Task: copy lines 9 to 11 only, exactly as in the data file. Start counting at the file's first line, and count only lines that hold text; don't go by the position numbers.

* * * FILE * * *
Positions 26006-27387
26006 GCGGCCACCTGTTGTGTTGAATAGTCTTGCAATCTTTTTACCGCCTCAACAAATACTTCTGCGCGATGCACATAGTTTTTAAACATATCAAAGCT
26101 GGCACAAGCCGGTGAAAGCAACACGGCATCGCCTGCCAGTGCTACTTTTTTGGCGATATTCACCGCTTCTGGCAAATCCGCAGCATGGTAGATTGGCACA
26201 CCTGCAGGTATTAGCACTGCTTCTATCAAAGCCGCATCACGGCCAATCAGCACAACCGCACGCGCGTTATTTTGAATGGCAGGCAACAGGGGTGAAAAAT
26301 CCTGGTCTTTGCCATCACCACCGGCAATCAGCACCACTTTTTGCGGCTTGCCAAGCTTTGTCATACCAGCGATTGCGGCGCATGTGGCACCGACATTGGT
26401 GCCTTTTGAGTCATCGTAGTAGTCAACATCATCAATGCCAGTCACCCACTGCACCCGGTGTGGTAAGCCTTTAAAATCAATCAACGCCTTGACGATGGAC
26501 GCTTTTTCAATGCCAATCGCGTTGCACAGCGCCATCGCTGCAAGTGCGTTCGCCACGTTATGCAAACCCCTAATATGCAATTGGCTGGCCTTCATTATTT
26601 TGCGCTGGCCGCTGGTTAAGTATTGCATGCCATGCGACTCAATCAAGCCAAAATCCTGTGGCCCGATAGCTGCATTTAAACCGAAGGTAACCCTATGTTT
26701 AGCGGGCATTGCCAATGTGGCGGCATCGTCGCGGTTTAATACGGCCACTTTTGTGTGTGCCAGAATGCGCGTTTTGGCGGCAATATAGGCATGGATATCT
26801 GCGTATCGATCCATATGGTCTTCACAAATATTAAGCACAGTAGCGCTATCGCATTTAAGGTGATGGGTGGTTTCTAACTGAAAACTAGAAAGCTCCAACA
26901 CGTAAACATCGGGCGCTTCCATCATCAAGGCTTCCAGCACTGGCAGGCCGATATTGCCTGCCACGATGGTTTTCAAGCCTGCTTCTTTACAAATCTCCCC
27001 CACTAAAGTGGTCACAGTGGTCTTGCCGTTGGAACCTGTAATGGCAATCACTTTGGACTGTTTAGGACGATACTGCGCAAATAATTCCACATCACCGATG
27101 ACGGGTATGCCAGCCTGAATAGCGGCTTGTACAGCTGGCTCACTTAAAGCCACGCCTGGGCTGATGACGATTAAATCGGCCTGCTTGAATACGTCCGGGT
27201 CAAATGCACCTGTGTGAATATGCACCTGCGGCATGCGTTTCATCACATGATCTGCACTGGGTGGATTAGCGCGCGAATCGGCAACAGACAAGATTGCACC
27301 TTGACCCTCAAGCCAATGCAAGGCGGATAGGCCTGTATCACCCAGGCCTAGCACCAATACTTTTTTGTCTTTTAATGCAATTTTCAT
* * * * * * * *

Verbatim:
26701 AGCGGGCATTGCCAATGTGGCGGCATCGTCGCGGTTTAATACGGCCACTTTTGTGTGTGCCAGAATGCGCGTTTTGGCGGCAATATAGGCATGGATATCT
26801 GCGTATCGATCCATATGGTCTTCACAAATATTAAGCACAGTAGCGCTATCGCATTTAAGGTGATGGGTGGTTTCTAACTGAAAACTAGAAAGCTCCAACA
26901 CGTAAACATCGGGCGCTTCCATCATCAAGGCTTCCAGCACTGGCAGGCCGATATTGCCTGCCACGATGGTTTTCAAGCCTGCTTCTTTACAAATCTCCCC